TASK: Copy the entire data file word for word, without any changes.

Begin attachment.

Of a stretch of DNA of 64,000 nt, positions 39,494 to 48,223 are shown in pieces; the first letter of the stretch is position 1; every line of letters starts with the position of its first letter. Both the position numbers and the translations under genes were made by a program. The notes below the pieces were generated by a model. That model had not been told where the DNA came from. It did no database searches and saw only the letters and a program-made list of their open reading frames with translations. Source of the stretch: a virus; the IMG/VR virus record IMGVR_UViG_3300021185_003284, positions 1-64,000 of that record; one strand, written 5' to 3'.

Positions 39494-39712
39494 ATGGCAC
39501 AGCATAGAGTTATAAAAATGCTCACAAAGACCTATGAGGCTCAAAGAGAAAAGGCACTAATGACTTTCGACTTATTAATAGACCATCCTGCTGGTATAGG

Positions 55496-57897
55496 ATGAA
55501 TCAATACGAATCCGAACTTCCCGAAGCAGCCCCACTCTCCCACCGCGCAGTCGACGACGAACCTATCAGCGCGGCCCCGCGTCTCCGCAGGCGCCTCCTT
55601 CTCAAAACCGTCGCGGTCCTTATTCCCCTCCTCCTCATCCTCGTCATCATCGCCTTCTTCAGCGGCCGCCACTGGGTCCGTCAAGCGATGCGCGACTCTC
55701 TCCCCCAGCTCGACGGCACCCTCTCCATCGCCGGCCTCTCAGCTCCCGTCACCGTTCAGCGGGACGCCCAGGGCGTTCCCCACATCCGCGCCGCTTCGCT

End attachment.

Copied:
Of a stretch of DNA of 64,000 nt, positions 39,494 to 48,223 are shown in pieces; the first letter of the stretch is position 1; every line of letters starts with the position of its first letter. Both the position numbers and the translations under genes were made by a program. The notes below the pieces were generated by a model. That model had not been told where the DNA came from. It did no database searches and saw only the letters and a program-made list of their open reading frames with translations. Source of the stretch: a virus; the IMG/VR virus record IMGVR_UViG_3300021185_003284, positions 1-64,000 of that record; one strand, written 5' to 3'.

Positions 39494-39712
39494 ATGGCAC
39501 AGCATAGAGTTATAAAAATGCTCACAAAGACCTATGAGGCTCAAAGAGAAAAGGCACTAATGACTTTCGACTTATTAATAGACCATCCTGCTGGTATAGG

Positions 55496-57897
55496 ATGAA
55501 TCAATACGAATCCGAACTTCCCGAAGCAGCCCCACTCTCCCACCGCGCAGTCGACGACGAACCTATCAGCGCGGCCCCGCGTCTCCGCAGGCGCCTCCTT
55601 CTCAAAACCGTCGCGGTCCTTATTCCCCTCCTCCTCATCCTCGTCATCATCGCCTTCTTCAGCGGCCGCCACTGGGTCCGTCAAGCGATGCGCGACTCTC
55701 TCCCCCAGCTCGACGGCACCCTCTCCATCGCCGGCCTCTCAGCTCCCGTCACCGTTCAGCGGGACGCCCAGGGCGTTCCCCACATCCGCGCCGCTTCGCT